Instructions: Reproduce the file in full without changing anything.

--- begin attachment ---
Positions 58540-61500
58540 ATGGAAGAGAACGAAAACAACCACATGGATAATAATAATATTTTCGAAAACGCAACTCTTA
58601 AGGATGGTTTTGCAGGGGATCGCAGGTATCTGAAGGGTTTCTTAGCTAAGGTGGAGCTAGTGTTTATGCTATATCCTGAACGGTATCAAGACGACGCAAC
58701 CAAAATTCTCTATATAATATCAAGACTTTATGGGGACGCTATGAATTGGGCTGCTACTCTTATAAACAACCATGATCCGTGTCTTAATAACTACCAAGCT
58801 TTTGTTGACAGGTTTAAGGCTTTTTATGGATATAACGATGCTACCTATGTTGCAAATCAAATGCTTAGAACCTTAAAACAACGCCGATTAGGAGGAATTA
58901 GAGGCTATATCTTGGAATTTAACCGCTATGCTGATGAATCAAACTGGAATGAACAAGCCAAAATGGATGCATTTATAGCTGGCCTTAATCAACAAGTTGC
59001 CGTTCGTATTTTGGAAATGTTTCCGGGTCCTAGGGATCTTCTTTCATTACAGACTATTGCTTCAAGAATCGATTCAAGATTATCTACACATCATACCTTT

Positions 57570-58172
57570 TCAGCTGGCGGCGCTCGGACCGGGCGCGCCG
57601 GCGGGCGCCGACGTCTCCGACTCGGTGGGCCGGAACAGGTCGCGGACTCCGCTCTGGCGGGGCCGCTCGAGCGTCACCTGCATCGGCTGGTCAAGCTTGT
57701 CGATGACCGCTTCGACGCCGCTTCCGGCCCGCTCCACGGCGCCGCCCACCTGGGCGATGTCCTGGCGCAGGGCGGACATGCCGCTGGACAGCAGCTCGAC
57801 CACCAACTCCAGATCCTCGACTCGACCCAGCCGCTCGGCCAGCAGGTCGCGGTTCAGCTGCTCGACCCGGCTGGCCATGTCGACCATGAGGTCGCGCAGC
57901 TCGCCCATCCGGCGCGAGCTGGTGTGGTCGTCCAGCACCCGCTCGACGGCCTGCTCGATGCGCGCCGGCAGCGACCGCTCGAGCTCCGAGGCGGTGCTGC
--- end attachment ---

Positions 58540-61500
58540 ATGGAAGAGAACGAAAACAACCACATGGATAATAATAATATTTTCGAAAACGCAACTCTTA
58601 AGGATGGTTTTGCAGGGGATCGCAGGTATCTGAAGGGTTTCTTAGCTAAGGTGGAGCTAGTGTTTATGCTATATCCTGAACGGTATCAAGACGACGCAAC
58701 CAAAATTCTCTATATAATATCAAGACTTTATGGGGACGCTATGAATTGGGCTGCTACTCTTATAAACAACCATGATCCGTGTCTTAATAACTACCAAGCT
58801 TTTGTTGACAGGTTTAAGGCTTTTTATGGATATAACGATGCTACCTATGTTGCAAATCAAATGCTTAGAACCTTAAAACAACGCCGATTAGGAGGAATTA
58901 GAGGCTATATCTTGGAATTTAACCGCTATGCTGATGAATCAAACTGGAATGAACAAGCCAAAATGGATGCATTTATAGCTGGCCTTAATCAACAAGTTGC
59001 CGTTCGTATTTTGGAAATGTTTCCGGGTCCTAGGGATCTTCTTTCATTACAGACTATTGCTTCAAGAATCGATTCAAGATTATCTACACATCATACCTTT

Positions 57570-58172
57570 TCAGCTGGCGGCGCTCGGACCGGGCGCGCCG
57601 GCGGGCGCCGACGTCTCCGACTCGGTGGGCCGGAACAGGTCGCGGACTCCGCTCTGGCGGGGCCGCTCGAGCGTCACCTGCATCGGCTGGTCAAGCTTGT
57701 CGATGACCGCTTCGACGCCGCTTCCGGCCCGCTCCACGGCGCCGCCCACCTGGGCGATGTCCTGGCGCAGGGCGGACATGCCGCTGGACAGCAGCTCGAC
57801 CACCAACTCCAGATCCTCGACTCGACCCAGCCGCTCGGCCAGCAGGTCGCGGTTCAGCTGCTCGACCCGGCTGGCCATGTCGACCATGAGGTCGCGCAGC
57901 TCGCCCATCCGGCGCGAGCTGGTGTGGTCGTCCAGCACCCGCTCGACGGCCTGCTCGATGCGCGCCGGCAGCGACCGCTCGAGCTCCGAGGCGGTGCTGC